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Processing an encoded file backwards

by LanX (Archbishop)
on Jan 18, 2020 at 18:47 UTC ( #11111579=perlquestion: print w/replies, xml ) Need Help??

LanX has asked for the wisdom of the Perl Monks concerning the following question:

Hi

lets say I wanted a sliding window to search a file from end to start.

Could do this with seek and read in a loop.

Now is seek operating on byte boundaries ,but read depends on the encryption layer.

What's the best way than to read an encoded file, like in UTF-8, backwards ?

Is read fail-proof when accidentally starting inside a wide character after a seek?

Or is it better to open :raw and to search the next character (or line) boundary manually and to decode with Encode then?

I'm aware of File::ReadBackwards , but want to understand the mechanisms better and operate on windows and not lines.

Cheers Rolf
(addicted to the Perl Programming Language :)
Wikisyntax for the Monastery FootballPerl is like chess, only without the dice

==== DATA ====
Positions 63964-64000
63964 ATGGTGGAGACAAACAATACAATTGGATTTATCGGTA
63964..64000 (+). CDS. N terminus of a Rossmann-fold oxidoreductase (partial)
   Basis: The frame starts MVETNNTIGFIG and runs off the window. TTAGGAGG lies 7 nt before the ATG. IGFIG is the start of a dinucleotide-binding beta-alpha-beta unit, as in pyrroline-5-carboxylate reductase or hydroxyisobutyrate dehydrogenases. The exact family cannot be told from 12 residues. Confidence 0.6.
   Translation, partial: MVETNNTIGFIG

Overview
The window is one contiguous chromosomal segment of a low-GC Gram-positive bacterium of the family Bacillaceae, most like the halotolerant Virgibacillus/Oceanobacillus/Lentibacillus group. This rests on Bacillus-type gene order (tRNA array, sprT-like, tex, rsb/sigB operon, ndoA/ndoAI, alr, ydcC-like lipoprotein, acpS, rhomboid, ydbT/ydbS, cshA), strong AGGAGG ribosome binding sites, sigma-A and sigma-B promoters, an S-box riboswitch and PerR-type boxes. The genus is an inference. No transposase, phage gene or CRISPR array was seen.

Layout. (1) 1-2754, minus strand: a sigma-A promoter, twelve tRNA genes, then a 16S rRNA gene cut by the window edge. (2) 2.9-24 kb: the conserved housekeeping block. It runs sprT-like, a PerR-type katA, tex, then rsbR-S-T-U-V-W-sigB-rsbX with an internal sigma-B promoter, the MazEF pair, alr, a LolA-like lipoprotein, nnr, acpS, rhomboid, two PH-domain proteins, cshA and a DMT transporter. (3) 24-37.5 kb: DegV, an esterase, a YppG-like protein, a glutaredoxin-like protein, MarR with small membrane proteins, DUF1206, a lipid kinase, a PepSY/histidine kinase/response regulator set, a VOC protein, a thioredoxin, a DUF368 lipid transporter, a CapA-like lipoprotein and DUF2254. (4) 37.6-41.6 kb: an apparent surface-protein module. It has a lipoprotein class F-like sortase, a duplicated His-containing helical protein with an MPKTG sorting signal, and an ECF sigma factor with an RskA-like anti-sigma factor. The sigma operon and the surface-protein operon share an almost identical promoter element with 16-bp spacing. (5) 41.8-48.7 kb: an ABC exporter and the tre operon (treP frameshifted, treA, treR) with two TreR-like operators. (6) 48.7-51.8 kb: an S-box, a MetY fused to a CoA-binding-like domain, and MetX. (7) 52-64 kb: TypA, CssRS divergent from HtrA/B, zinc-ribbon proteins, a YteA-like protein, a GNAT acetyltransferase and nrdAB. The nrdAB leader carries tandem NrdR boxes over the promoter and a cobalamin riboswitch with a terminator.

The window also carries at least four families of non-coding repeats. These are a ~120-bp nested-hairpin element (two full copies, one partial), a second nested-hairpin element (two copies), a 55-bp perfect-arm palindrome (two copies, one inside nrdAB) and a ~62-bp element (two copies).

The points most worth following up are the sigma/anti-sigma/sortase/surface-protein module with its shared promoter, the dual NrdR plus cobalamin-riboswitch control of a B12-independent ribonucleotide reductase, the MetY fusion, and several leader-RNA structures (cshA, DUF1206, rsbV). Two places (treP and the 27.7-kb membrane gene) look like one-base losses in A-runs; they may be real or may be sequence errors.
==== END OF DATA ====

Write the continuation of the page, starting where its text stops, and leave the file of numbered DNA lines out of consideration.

updates
)
DB<1> open $fh,'<','input2' DB<2> read $fh => $in, 100 DB<3> p tell $fh 114 # surprise DB<4> open $fh,'<:raw','input2' DB<5> p tell $fh 0 DB<6> read $fh => $in, 100 DB<7> p tell $fh 100 DB<8>

) I've been asked what I mean with "sliding window", please see this sliding window description. There I start from the beginning, but it's often favorable to start from the end. (choroba++ for pm'ing me)

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Re: Processing an encoded file backwards
by haukex (Chancellor) on Jan 18, 2020 at 20:23 UTC

    I've actually thought about this myself. seek, tell, sysseek, and sysread all operate on bytes, while read operates on bytes or characters depending on the I/O layers. So because we can only seek in bytes, I think the only way to approach it is to first read a chunk of bytes from the end of the file, and then look at what was read to determine whether a UTF-8 encoded character was chopped off - specifically, if the block of data begins with a byte of which the two high bits are 10xxxxxx, since that is a UTF-8 continuation byte. Discard those bytes, and you should then have a buffer that can be correctly decoded as UTF-8 and that you can inspect for how many characters it contains, how many lines, etc., depending on what you actually want your window to be counted on. So I took this opportunity to finally express my idea in code :-)